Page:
Bring the water and butter to a boil in a medium-size saucepan. While it is heating mix together the flour and salt. Add the flour mixture to the boiling water all at once, stirring quickly and constantly with a wooden spoon until the mixture forms a ball around the spoon. Remove from the heat.

Transfer hot batter into the mixing bowl of a stand mixer or you may continue beating by hand.  

Add the eggs one at a time, beating well with each addition, to form a smooth, pliable, glossy dough.

Bring the water and butter to a boil.  Add the flour all at once and cook until the dough forms a ball.  Add the eggs one at a time.  After the addition of each egg the dough will break and look like curds of cheese but keep on mixing and it will come together.  The dough should be smooth and pliable.  The mixing of the eggs is much easier if you use a mixer. 

Cream Puffs (choux à la crème)
Use a piping bag or drop the dough by heaping tablespoonfuls onto parchment-lined baking sheets, about 2 inches apart. Bake in a preheated 375°oven until light golden brown and firm, 25 to 35 minutes. Cool thoroughly. (If the puffs seem as if they are browning too fast, turn the oven down to 350 degrees and continue baking for the full amount of time. Under-baked puffs will collapse when cool.) 

Cut the puffs in half horizontally and fill the bottoms with desired filling. Replace the tops. Dust with confectioner's sugar or drizzle with glaze, if desired. Makes about
12/18 large/medium cream puffs or 24-36 miniature cream puffs.

Chocolate Eclairs (éclairs au chocolat)
Using a pastry bag with a large, plain tip, form the dough into 3" long rectangles on parchment-lined baking sheets.   Bake in a preheated 375°oven until light golden brown and firm, 25 to 35 minutes. Cool thoroughly. (If the eclair shells seem as if they are browning too fast, turn the oven down to 350 degrees and continue baking for the full amount of time. Under-baked eclair shells will collapse when cool.)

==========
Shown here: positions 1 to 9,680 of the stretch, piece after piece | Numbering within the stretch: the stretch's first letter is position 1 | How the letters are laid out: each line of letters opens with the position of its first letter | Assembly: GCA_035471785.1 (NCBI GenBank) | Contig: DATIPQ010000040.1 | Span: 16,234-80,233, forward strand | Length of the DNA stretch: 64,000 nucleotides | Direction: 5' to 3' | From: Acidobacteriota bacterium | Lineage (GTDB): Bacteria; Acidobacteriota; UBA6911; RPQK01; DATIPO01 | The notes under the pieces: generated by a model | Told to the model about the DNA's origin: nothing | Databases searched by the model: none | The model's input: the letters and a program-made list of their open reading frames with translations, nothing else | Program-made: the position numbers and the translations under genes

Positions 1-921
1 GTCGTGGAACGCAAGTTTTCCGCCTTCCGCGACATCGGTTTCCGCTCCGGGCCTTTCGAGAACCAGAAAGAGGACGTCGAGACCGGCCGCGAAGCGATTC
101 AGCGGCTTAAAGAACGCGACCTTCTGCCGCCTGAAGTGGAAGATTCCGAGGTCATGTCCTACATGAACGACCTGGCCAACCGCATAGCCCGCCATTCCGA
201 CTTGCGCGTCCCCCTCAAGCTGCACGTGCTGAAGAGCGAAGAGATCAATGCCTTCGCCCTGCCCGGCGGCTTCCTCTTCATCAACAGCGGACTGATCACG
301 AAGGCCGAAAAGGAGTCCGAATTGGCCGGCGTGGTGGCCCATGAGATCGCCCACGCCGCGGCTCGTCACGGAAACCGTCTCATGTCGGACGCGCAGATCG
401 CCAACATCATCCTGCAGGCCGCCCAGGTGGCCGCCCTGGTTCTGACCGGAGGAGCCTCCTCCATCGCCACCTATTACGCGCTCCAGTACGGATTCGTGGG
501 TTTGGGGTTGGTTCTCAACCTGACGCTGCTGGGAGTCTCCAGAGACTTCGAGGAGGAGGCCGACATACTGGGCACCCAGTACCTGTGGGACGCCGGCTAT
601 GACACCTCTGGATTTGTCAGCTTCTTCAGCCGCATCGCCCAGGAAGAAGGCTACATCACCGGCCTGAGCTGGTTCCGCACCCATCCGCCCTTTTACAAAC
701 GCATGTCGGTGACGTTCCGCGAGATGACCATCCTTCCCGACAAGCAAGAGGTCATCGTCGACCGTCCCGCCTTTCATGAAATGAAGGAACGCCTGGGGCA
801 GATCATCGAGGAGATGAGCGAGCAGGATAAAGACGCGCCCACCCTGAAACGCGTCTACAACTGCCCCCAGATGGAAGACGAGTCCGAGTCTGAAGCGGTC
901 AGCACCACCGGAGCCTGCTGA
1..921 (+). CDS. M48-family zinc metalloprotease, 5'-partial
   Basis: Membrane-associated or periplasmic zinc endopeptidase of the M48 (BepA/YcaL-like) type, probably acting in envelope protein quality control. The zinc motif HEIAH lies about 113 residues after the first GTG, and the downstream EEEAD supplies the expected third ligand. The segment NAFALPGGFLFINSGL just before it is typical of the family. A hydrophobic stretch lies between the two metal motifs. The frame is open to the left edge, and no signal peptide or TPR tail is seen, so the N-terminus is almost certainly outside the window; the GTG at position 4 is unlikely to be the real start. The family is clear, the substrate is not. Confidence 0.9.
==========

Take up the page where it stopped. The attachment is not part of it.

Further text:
Place filling in a pastry bag fitted with a filling tip and force the filling through the ends of the thoroughly cool eclair shells.  You may make a small hole at each end of the eclair to assist in filling.  Dip the tops in Chocolate Ganache Glaze.  Makes about 12/18 large/medium eclairs or 24-36 miniature eclairs.  

Before piping the eclair shapes, I like to draw a guide with a pencil and ruler on the parchment paper.  Turn the paper over so the pencil markings will not come in contact with the dough.  Pipe out the dough following the guide and you will have uniform sized eclairs. You may make the eclair shells any size you want.  Bake the eclairs until they are golden brown and dried in the middle.  

I made really small puffs and eclairs for a party where finger food was to be served.  You can get an idea of how much smaller the miniature puffs and eclairs are compared to a medium sized ones.

Fill the eclairs with a pastry bag fitted with filling tip or even a star tip will do.

Dip the eclairs in the Chocolate Ganache Glaze.  Set the eclairs out to dry.

Cut the tops off the Cream Puffs and fill with your choice of filling.  
Finish them with a sprinkling of powdered sugar.

Whipped cream added to the pastry cream.
The types of fillings for eclairs and cream puffs are endless.  It's up to you but the classic fillings are Pastry Cream or Sweetened Whipped Cream.  Ice Cream is also a favourite filling but the pastries must be kept frozen if not served immediately.  Pastry Cream can be lightened with the addition of a little whipped cream folded in the custard just before filling the shells

Pastry Cream/Vanilla Custard
Pastry cream is best made the day before so it has plenty of time to chill 

2 cups whole (3%) milk
1 large egg
2 egg yolks
½ cup sugar
¼ cup cornstarch
1 teaspoon pure vanilla
2 tablespoons unsalted butter